Triathlon Training: Spring Threshold Bricks Boost Long-Term Ironman Preparation


By Natalie Bojko, CTS Senior Coach

The middle of spring is an interesting time for many Ironman triathletes. Some of your are in your final training blocks leading into your Ironman races, while others are building toward summer and fall Ironman races. We frequently utilize shorter triathlons as a training tool for athletes; they’re fun and also great ways to learn good race-day habits and test out race-day nutrition strategies.

Preparing for spring sprint or Olympic-distance triathlons is good for your overall Ironman goal because the paces for all three disciplines are faster than your Ironman paces, and training for these higher speeds early in the year will help you be stay quick as you gradually build toward Ironman.

A great workout to do in the 2 weeks before your first sprint or Olympic distance race of the season is threshold brick intervals. A lot of bricks will include an interval session or long period of threshold-level intensity in the first part of the brick, followed by an endurance pace or even recovery pace in the second part. Instead, the goal of this workout is to get your body used to riding and running at lactate threshold back-to-back and practice your transition skills.

How to do it:

Find a loop course or out and back road that will take you about 10-15 minutes to complete at a fast pace on the bike. Set up a transition area with your running gear and some nutrition and hydration for the workout. You’re going to be completing the bike-run transition 3 or more times during this workout. If you can’t find a road like that, a trainer outside in the driveway or in a park will also work fine. If all else fails and you don’t feel like you could set up a transition area without your equipment being stolen before you return, consider using the backseat or cargo area of your vehicle as your transition area. It’s not perfect and not entirely race-specific, but it’s better than donating a pair of running shoes or a time trial bike to local thieves.

Warm up on the bike for 15-30 minutes at a level of about 6 out of 10 intensity (just easier than Ironman race pace). Complete the first loop of your course or a 10 minute interval on the bike at lactate threshold power or an 8 out of 10 intensity level. Immediately at the end of the interval, transition to your running gear, at race speed if possible. The goal is to get off your bike and into your run gear in less than 1 minute.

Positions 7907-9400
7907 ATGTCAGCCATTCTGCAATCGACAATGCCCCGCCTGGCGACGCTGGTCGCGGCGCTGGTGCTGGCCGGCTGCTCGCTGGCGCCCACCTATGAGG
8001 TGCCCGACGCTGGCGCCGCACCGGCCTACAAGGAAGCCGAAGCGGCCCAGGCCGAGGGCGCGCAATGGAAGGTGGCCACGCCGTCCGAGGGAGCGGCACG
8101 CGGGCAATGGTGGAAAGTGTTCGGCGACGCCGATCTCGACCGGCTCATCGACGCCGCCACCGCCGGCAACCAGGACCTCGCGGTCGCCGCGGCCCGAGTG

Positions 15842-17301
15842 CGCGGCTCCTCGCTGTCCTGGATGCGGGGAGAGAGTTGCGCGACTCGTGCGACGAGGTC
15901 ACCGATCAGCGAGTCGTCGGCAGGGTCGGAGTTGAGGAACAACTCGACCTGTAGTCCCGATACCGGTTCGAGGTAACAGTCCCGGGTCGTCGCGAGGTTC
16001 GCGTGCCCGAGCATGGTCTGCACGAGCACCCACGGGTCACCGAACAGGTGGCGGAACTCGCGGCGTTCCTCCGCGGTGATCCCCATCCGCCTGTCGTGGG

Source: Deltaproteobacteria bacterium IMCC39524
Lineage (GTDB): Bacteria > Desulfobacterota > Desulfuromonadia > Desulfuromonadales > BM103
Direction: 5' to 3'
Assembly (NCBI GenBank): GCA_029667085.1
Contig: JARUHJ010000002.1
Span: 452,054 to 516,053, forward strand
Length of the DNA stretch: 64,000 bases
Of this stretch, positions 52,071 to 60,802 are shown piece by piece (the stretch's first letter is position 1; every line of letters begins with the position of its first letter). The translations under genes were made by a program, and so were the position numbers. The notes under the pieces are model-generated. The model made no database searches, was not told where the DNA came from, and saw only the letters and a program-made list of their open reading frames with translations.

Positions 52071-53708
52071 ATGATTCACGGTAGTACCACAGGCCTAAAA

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The run portion of the brick should be 5 minutes at threshold pace (10k race pace) or an 8 out of 10 intensity level. After the run portion, cool down by grabbing a water bottle and walking easy for 2-3 minutes. The total recovery time between intervals should be about 7-8 minutes so you can either spend the rest of the time spinning easy on the bike or continue to walk and take in some nutrition. You’re not going to need a lot of calories to get through this workout, and you need to be somewhat careful not to overload on either calories or fluids during the recovery periods because too much food/fluid in the gut can lead to stomach upset as you transition from the ride to the run.

The goal is to accumulate 1 hour of time at threshold intensity, so if your bike intervals are 10 minutes and the run is 5 that would be 4 intervals. If your bike loop takes closer to 15 minutes and the run is 5 then you should do 3 intervals. After the last interval, get back on the bike and spin easy for 20-30 minutes.

Since you still have 2 weeks before the race, spend some time evaluating if you need to do more work on your transition skills or adjust your nutrition strategy due to the higher intensity of the race. Being optimally prepared in advance of the race means you will have less anxiety on race day and ultimately will be able to race faster and have more fun!

Natalie Bojko is a Senior Coach for Carmichael Training Systems. In 2011 all 20 of her Ironman triathletes achieved their goals and completed their Ironman races, including three Kona finishes! 

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